When I first picked up a camera, I had this zingy thing happen. I was 12, and it was my father’s old Pentax and 300mm lens, when I looked through the viewfinder, this kaleidoscopic vision captured me. It was a voyeuristic view of the world as you isolated a subject and froze this in time to review later. I found a passion for the Process and later went on to university, did a foundation course for the arts, and then specialised in photography for the next three years on a BA degree course. At that time in the ’80s, the system was second-best in the UK. Here I developed what I thought then as my own photographic identity. How wrong I was.
Fast forward thirty years to the present day, and you would think that I had already captured the very essence of my own photo identity. Over the years, I have left photography a few times. This was to pursue another avenue in the creative industries during my career.
The only element which has changed for me has been the style and presentation of my work. This is best seen on my website www.jamesnader.com where my career at most seems eclectic, and there is a good reason for this. Over the years, working successfully as a fashion and advertising photographer has seen varying styles. A client loves your work and then books you for something else, and if you have no personal projects, you get driven down a dangerous path. This path of most resistance, and not the least, is what you meander down.
Then one day, as they say, I woke up and smelt the coffee. I realised that I have always shot around subjects and have, without realising, had some personal projects. These projects without prejudice help define a style inherent in me and some of my work but not always noticeable. I was shooting free and without restraint. I have for so long worked to clients directives and the art director brief with all the constraints of composition, style of light, location, and teams. I, therefore, have to admit that this has also been my path on occasion, shooting for profile images so I can get seen by potential clients. Shooting freely is incredible and where I started from. Over these last twenty years, I have, on occasion, shot images that stand out and are less contained in a creative vision. They have been my creative vision and ideas, which have sat on a drive or deemed not show worthy as they didn’t fit in with my mainstream marketing which was slightly avant-garde fashion.
I have shot projects of people with tattoo art, real people castings and typically take a camera with me on my vacations and trips for clients. Recce images that generally go in the photo bin are now out there!! My freedom of expression has been suppressed,
You can always shoot for pictures with the intention of submission to get your work seen to get booked and paid. The truth is out there. The Process of shooting for submission to get noticed no longer works, and so many people shoot for nothing to get visible, but how difficult is this nowadays?
My photographic personality is now part of my DNA. I mean that my actual Process has evolved from darkroom into photoshop, but the shooting process is always the same. Photo DNA is what you create over time, which helps you discover and maintain your photographic personality. Your mistakes define your success, and your Process represents your ability.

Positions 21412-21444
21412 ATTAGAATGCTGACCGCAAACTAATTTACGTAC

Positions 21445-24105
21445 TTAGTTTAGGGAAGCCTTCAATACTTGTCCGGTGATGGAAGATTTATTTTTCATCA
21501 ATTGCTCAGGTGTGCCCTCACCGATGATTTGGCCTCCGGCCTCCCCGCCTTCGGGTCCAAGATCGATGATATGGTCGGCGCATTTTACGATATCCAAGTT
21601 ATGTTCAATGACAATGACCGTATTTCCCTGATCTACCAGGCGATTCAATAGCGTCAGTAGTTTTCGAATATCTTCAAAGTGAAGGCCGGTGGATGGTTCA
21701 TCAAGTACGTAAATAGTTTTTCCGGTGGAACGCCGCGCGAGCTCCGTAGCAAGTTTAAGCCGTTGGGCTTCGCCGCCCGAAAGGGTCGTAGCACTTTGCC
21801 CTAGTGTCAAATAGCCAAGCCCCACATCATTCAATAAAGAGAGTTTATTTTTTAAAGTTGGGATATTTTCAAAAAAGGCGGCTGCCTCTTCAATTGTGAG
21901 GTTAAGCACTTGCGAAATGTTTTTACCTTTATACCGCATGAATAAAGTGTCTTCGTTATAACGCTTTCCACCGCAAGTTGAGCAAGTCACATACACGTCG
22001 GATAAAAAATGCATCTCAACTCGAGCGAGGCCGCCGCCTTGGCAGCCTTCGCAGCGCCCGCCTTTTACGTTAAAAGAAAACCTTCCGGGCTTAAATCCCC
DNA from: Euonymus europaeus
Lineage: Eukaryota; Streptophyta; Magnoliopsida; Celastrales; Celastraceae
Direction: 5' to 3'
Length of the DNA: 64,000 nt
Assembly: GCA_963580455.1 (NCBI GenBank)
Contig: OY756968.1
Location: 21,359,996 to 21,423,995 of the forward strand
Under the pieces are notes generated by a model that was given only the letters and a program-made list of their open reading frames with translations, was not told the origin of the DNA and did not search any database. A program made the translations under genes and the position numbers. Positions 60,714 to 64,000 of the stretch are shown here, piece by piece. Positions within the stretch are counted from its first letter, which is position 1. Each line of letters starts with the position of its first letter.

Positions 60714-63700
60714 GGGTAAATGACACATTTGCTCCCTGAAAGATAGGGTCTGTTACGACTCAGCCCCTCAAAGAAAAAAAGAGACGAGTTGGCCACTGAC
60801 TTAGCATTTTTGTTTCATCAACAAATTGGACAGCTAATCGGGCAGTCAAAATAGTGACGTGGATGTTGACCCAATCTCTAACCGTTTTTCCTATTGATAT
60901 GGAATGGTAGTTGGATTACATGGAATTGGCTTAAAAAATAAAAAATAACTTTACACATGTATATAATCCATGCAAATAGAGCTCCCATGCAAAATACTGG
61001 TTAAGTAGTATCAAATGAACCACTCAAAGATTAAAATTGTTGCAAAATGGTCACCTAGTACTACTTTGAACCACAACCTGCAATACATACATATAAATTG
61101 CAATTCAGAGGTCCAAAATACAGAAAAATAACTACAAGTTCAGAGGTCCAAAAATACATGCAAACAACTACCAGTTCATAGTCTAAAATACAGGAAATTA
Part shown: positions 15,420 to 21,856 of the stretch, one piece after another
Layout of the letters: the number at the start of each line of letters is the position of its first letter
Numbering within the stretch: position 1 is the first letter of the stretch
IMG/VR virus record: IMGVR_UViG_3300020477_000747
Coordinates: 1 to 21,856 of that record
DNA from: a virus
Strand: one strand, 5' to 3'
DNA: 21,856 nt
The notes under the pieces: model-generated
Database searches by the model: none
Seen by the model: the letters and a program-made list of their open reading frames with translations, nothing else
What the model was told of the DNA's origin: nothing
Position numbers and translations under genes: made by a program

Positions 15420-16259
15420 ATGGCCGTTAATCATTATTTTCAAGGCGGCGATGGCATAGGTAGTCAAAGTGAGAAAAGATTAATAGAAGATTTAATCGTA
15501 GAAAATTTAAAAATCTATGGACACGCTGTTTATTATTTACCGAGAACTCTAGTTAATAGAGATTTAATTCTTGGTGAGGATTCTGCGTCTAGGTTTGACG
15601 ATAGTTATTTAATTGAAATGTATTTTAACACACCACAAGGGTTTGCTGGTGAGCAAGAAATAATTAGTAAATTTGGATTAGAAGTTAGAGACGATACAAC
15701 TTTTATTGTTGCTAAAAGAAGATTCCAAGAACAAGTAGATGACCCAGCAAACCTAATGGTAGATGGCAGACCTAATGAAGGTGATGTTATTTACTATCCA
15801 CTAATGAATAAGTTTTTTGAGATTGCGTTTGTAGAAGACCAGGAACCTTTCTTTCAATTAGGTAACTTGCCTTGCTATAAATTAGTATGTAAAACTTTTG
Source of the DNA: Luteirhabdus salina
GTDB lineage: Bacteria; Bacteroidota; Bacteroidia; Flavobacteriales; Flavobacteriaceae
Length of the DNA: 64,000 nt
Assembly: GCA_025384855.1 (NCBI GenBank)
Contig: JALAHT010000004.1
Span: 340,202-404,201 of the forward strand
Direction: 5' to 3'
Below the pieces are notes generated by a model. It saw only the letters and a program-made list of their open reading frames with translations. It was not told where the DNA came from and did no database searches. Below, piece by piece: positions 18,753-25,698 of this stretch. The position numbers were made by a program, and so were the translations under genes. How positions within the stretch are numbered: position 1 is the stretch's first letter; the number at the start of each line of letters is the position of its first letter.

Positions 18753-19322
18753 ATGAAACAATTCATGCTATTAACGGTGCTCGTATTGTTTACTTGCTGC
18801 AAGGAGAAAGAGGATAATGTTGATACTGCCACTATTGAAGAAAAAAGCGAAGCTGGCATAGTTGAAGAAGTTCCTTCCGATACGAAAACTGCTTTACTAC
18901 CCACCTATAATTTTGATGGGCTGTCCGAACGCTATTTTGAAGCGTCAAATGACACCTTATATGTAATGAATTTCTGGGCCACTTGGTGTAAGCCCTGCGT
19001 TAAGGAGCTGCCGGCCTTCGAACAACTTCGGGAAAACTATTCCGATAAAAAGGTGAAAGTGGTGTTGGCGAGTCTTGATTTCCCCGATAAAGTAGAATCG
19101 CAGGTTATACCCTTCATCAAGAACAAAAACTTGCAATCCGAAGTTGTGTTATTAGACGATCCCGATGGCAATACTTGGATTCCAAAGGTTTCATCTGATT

What is your Process? Let me know 🙂
So to summarise, my observations are that finding your photographic style is part of your Process. Discover what makes you tick, and then follow this path. Shoot open and accessible, and let no one tell you otherwise. It’s your DNA and your work, so follow your instinct and develop your shoot personality.
Photography has been, for me, a form of expression and art. But of late, my photography has become money generating. Now, in general, this is the same for many photographers. Consequently, we have fewer great photographers mainstream as budget diminish and more social influencers without any knowledge about the accurate Process of photography. Merely putting the new camera from Currys on auto and stating you are now a photographer in my eyes doesn’t suffice. There is, like anything, a steady analysis and learning process to understand. However, I am not taking it away from the guys online who are simply caning their genre or niche. Good luck to them for hitting the right note.
[otw_shortcode_dropcap label=”M” size=”large” border=”border” border_color_class=”otw-silver-border”][/otw_shortcode_dropcap]My choice of model was Millicent Binks who is a succesful Burlesque dancer, performance artist and writer. The reason for my interest was really the fact Millicent is an individual who is who she wants to be and lives live to the full in her chosen genre. We had worked previously and a couple of shoots and was my first go to character for a personal project.
I wanted to celebrate her uniqueness in the city of London where you could say she would fit in with the exccentric lifestyles of many individuals, I thought she added something a little different. I felt that to focus on shooting in and around areas in London where we could hilight her individuality may give the image a little more personality and of course the challenge was to capture her in an authentic way naturally and without promting. Our day was supercharged and ended with a few shots in and around Chinatown. We spent the day exploring areas and I was jst free capturing images when and wherever I thought would be appropriate. The results are in this feed, some of which went to Getty Images and these ones here I kept hidden for four years without anyone seeing them. With a nice polish up in Lightroom, Photoshop and then utilsing my presets i was able to capture these super looking black and white images.